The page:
In the foregoing definitions the term "hydrocarbon of from 1 to 10 carbon atoms" refers to straight and branched chain acyclic hydrocarbon groups which may contain unsaturated carbon-to-carbon bonds, phenyl and aralkyl, the latter term referring to a phenyl group containing a straight chain saturated hydrocarbon substituent of from 1 to 3 carbon atoms and being bonded to the amido nitrogen thereby. The term "aryl of from 6 to 14 carbon atoms" refer to mono- or polycyclic aromatic substituents such as phenyl, biphenyl, naphthyl, anthracyl, tolyl, xylyl, methoxyphenyl, nitrophenyl, etc. Regarding the phenyl substituents, all alkyl groups, whether directly bonded to the aromatic group or bonded thereto by oxygen or sulfur are straight or branched chain hydrocarbons of 1 to 5 carbon atoms. The term "aryl" in "aryloxy" and "arylthio" refers to phenyl. The term "heterocyclic radical" indicates a five to six membered cyclic nucleus which may contain up to 2 atoms of oxygen, nitrogen or sulfur, or combinations thereof, in addition to carbon. The halogen atoms can be any of the four halogens, fluorine, chlorine, bromine or iodine.
Illustrative compounds include, but are not limited to benzoylformamide (also known as phenylglyoxylamide),N-methyl benzoylformamide, N-ethyl benzoylformamide, N-i-butyl benzoylformamide, N-octyl benzoylformamide, N-decyl benzoylformamide, N,N-dimethyl benzoylformamide, 4-pyridylglyoxylamide, 2-thiophene glyoxylamide, N,N-dihexyl benzoylformamide, N-ethyl naphthoylformamide, N-i-propylnaphthoylformamide, naphthoylformamide, N-butyl-β-naphthoylformamide, 1-anthroylformamide, N-2-ethylhexyl 2-anthroylformamide, 9-anthroylformamide, p-t-butylbenzoylformamide, m-chlorobenzoylformamide, N-heptyl-o-methoxylbenzoylformamide, N-ethyl-o-phenylbenzoylformamide, N,N' ethylene-bis-benzoylformamide, N,N'-(1,4 butylene) - bis-benzoylformamide, N,N' ethylenetriamine-bis-benzoylformamide, N,N',N" ethylenetetramine-tris-benzoylformamide, N,N'-(2,2'-diaminoethyl ether) -bis-benzoylformamide, and N,N'-2,2'-di(aminoethyl)thioether - bis-benzoylformamide.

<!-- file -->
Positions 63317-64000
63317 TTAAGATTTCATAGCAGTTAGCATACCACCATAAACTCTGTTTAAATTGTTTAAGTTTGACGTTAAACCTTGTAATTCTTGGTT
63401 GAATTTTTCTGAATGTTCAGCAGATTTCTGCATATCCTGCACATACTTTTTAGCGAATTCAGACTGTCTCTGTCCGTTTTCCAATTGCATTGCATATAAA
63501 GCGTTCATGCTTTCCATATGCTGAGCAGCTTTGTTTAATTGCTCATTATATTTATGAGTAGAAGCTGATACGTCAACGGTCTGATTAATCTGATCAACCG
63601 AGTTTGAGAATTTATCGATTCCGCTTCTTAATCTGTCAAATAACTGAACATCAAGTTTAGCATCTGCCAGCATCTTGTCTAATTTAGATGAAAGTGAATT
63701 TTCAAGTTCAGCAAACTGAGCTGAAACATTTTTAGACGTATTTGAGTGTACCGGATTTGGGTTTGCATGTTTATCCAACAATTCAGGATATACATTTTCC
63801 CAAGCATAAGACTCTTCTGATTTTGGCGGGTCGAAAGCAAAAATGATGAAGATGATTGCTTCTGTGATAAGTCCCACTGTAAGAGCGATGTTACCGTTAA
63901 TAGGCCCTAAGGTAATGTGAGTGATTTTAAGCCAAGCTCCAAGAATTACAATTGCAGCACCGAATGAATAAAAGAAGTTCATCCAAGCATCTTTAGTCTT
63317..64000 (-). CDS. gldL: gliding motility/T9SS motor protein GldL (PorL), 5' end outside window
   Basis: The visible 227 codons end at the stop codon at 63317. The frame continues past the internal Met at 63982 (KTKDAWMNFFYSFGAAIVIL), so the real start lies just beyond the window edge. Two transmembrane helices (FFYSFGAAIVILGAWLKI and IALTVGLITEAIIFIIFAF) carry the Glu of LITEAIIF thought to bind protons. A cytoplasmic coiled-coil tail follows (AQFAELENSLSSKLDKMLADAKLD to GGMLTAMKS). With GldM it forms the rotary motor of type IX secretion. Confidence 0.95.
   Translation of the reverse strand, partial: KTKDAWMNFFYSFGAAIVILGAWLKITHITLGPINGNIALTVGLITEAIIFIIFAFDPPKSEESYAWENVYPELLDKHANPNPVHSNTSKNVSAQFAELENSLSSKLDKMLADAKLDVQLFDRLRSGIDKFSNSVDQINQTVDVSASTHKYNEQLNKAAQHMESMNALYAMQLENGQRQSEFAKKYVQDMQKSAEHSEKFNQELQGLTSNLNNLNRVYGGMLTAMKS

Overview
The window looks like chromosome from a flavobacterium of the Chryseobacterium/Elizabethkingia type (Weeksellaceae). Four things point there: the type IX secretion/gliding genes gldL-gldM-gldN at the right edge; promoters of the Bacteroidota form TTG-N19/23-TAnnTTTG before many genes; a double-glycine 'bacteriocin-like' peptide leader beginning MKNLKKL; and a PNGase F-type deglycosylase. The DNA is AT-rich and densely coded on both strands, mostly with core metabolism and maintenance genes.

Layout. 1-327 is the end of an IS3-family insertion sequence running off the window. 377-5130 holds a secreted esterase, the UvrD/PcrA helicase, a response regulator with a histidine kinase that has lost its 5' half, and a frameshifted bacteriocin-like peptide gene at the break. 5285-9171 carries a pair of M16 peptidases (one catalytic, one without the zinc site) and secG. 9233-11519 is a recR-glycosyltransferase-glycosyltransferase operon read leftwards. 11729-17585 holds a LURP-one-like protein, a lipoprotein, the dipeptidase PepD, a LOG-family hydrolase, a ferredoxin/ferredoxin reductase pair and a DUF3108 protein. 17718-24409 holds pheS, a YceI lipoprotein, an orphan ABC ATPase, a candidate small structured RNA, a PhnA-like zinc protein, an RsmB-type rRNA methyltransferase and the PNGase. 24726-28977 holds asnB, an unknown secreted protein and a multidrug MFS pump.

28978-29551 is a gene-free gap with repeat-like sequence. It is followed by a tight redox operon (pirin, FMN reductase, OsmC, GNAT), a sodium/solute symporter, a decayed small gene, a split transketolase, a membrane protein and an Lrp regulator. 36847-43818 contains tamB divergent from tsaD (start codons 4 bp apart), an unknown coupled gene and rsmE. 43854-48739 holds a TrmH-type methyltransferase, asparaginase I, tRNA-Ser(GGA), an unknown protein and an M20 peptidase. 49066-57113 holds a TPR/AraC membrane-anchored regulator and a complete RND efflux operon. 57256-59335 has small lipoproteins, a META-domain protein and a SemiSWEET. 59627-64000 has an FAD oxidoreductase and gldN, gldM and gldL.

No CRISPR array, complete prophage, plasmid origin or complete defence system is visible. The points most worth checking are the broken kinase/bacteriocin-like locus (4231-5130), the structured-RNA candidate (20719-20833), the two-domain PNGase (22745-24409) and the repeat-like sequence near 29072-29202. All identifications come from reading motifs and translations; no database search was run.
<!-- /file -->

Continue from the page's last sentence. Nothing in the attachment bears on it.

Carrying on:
The glyoxylamides I are known compounds, some of which are commercially available. Alternately, they are readily prepared by methods described in the literature. Thus, for example, they can be prepared by the amidation techniques described in U.S. Pat. Nos. 3,532,737 and 3,657,325.
The compositions curable by actinic radiation according to the invention can contain a photopolymerizable polymer in a reactive ethylenically unsaturated monomeric medium, a reactive polymer alone, a reactive monomer alone, or any of these combined with an inert solvent. Additionally, the polymerizable composition can contain any of the pigments commonly used in photopolymerization techniques.
Polymerizable ethylenically unsaturated compounds which are useful in practicing the invention are acrylic, α-alkacrylic and α-chloroacrylic acid compounds such as esters, amides and nitriles. Examples of such compounds are acrylonitrile, methacrylonitrile, methyl acrylate, ethyl acrylate, methyl methacrylate, isobutyl methacrylate, 2- ethylhexyl acrylate, methacrylamide and methyl α-chloroacrylate. Also useful, although not preferred due to their slower rates of reactivity, are vinyl and vinylidene esters, ethers and ketones. Additionally, compounds having more than one terminal unsaturation can be used. Examples of these include diallyl phthalate, diallyl maleate, diallyl fumarate, triallyl cyanurate, triallyl phosphate, ethylene glycol dimethacrylate, glycerol trimethacrylate, pentaerythritol triacrylate, pentaerythritol tetraacrylate, trimethylolpropane triacrylate, methacrylic anhydride and allyl ethers of monohydroxy or polyhydroxy compounds such as ethylene glycol diallyl ether, pentaerythritol tetraallyl ether, and the like. Nonterminally unsaturated compounds such as diethyl fumarate can similarly be used.